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and as fure as death, judgement will follow : And as the sentence is then, so will every one's lot hold on to eternal ages, without ever coming to a period...
Considering therefore, how unchangeable our state will be, whether in woe or bliss; and how our everlasting fortunes depend upon the use we make of our time now ; -- we are infinitely concerned to redeèm what is lost, with a very quick hand, left our loffes prove utterly irrecoverable.
The time here is short at the best: The pleasures of sin are but for a seafon : The world passeth away gradually : People every day go away before us: And a few feet of earth will in a little time serve to hold, the most insatiable and troublesome man that is in it now. . .
It would be a wise thing to look forward, and to consider, in what a little space there will be an end of a man's fins and vanities here. In a few years, pofterity (to be sure) will see a vast alteration : There, the haughty head laid low; there, the unconicionable oppreffors cut down ; there, the luxurious thrown to nourish and fatten
worms; there, the envious eye closed; there, the mouth of the profaner stopt; and there, a full end put to vicious courses here: in all which time, the souls of those miserable wretches are gone off, with an eternity of guilt upon them, to an eternity of punishment.
All which things we should seriously lay to heart ; and from thence be induced, to make the right use of our present time, and to redeem that which is paft. Whereunto nothing can quicken our endeavours so much as this one thing, namely, To consider, what will become of us, if we do not.
Be doing daily.
[From Dr. PELLING.on Time. )
HEB. iii. 13. Exhort one another daily, while it is called · to-day ; left any of you be hardened through the deceitfulness of fin.
H E better and wiser fort of bea
thens advised men, to make choice
of a scheme of virtue for the rule of their lives; and to order all their actions according to it day by day. As thus; To begin their works with earnest prayers to God; to honour God before all things; to have a religious regard for oaths; to reverence their parents; to love their friends; to delight in good men ; to keep the body, with all its faculties and desires, in subjec
tion; for very shame to abstain from every thing that is evil, both abroad and in private; to practise virtue with sincerity of heart; to look upon riches as a thing that perisheth, and as fuch to flight them; to ftudy how to resemble God in the difpofitions of the mind, and to make that one's aim and pleafure; to be contented with one's condition, and at all times to fubmit to God's providence, who often gives good men these outward matters with a fparing hand; to be inflexible and conftant in a virtuous course ; to weigh one's actions well beforehand, and to consider the nature and consequence of them; to observe temperance and moderation ; to be meek, and patient, and juft, and cautious in all cases.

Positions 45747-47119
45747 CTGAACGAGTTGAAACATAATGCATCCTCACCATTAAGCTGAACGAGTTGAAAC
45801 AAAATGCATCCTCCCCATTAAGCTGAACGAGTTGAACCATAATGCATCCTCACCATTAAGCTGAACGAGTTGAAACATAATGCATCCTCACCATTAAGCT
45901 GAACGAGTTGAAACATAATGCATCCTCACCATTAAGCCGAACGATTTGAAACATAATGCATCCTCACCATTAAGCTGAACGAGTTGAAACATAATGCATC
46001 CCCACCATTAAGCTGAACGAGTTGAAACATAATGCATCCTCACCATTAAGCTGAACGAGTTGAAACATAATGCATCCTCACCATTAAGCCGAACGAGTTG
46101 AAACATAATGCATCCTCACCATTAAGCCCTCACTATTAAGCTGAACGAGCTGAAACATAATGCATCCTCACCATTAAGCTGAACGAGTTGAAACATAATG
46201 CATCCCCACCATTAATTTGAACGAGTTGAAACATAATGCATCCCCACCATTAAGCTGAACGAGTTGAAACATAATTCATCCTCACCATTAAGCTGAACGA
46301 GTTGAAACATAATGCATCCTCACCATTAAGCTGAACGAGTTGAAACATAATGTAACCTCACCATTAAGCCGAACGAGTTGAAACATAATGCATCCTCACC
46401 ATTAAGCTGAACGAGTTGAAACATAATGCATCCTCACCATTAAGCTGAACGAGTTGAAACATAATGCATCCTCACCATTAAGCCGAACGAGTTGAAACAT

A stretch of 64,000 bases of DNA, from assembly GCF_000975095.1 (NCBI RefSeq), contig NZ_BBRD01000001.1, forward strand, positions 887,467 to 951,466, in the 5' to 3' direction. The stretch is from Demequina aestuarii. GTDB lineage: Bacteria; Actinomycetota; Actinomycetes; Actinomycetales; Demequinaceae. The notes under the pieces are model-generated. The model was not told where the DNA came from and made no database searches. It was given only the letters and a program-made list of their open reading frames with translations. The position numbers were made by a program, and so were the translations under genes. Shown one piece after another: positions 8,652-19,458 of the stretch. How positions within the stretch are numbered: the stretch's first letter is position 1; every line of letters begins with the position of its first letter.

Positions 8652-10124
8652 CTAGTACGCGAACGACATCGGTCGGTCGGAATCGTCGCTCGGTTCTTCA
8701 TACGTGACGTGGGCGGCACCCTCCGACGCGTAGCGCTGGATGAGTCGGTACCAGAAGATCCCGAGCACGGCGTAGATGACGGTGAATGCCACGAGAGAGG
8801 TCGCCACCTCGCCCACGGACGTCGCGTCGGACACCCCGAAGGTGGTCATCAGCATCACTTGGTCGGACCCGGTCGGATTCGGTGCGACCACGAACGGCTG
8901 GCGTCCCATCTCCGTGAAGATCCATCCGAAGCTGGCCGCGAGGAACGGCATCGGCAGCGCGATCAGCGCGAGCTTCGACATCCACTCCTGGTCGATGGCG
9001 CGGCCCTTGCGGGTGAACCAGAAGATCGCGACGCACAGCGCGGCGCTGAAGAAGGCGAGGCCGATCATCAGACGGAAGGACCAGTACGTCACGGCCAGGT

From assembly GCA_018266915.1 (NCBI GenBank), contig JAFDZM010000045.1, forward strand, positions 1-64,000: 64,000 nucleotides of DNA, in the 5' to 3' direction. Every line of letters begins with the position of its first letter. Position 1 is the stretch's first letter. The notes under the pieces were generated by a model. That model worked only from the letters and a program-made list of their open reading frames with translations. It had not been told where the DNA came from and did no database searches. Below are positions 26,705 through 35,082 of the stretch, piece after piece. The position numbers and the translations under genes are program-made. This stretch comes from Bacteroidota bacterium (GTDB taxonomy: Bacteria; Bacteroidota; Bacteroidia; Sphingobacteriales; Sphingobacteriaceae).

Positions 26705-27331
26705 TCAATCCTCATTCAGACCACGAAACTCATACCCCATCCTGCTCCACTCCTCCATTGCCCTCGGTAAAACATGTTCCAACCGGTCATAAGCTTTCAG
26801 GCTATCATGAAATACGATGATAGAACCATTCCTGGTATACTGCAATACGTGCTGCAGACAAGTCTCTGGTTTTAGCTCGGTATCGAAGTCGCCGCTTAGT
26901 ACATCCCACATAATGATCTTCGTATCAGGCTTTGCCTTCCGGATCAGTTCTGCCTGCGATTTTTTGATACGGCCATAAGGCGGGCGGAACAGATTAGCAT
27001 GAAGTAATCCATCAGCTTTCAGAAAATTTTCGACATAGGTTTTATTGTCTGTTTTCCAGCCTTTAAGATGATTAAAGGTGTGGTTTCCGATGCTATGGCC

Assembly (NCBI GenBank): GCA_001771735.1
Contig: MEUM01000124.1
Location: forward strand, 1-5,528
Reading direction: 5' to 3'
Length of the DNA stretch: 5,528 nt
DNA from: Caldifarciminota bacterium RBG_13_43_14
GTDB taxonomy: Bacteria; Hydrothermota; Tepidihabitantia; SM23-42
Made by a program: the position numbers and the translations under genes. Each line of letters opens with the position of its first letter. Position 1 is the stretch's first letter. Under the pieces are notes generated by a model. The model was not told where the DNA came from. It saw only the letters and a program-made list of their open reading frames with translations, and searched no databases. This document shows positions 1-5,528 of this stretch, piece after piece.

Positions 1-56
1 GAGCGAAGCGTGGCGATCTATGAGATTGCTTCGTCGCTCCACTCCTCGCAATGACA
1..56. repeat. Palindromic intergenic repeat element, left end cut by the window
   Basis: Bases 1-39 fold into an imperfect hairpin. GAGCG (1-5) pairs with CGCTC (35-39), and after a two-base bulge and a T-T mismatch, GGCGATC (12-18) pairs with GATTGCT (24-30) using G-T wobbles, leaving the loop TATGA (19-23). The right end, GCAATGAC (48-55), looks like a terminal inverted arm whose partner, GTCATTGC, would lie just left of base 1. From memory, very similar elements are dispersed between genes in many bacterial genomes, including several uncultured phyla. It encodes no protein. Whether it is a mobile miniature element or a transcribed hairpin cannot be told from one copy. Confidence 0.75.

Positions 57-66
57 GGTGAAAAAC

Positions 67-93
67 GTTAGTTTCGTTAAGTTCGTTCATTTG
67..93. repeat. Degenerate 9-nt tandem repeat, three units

Such rules as thefe, some of the ancient moralists directed people to live by daily, And then, every night before they went to sleep, they directed them to examine themfelves strictly, how they had spent the day; that, if they had lived according to rule, they might have for their prefent reward,
the pleasures and joys of a good conscience ; but, if they had tranfgreffed, that they might repent, and thereby learn the better how to amend their lives the day follows ing. To this end, before you take your repose, say they, ask yourself, wherein you have transgressed; what you have done ;-and so, look over all your actions the day past, two or three times, that no one thing may escape scrutiny and examination.
This was great advice, especially for heathens to give. But the fame falls with a redoubled weight upon our consciences, when enforced by the commands of the great author of our religion and immortal happiness. The covenant given us by our Saviour, carries with it a prospect of far better things than the heathens had any assurance of, and therefore bindeth our Saviour's injunction the more firmly upon us, when he requireth us to be earnest and constant in our duty, and to suffer no day to pass unprofitably by us; but to exhort one another daily, while it is called to-day,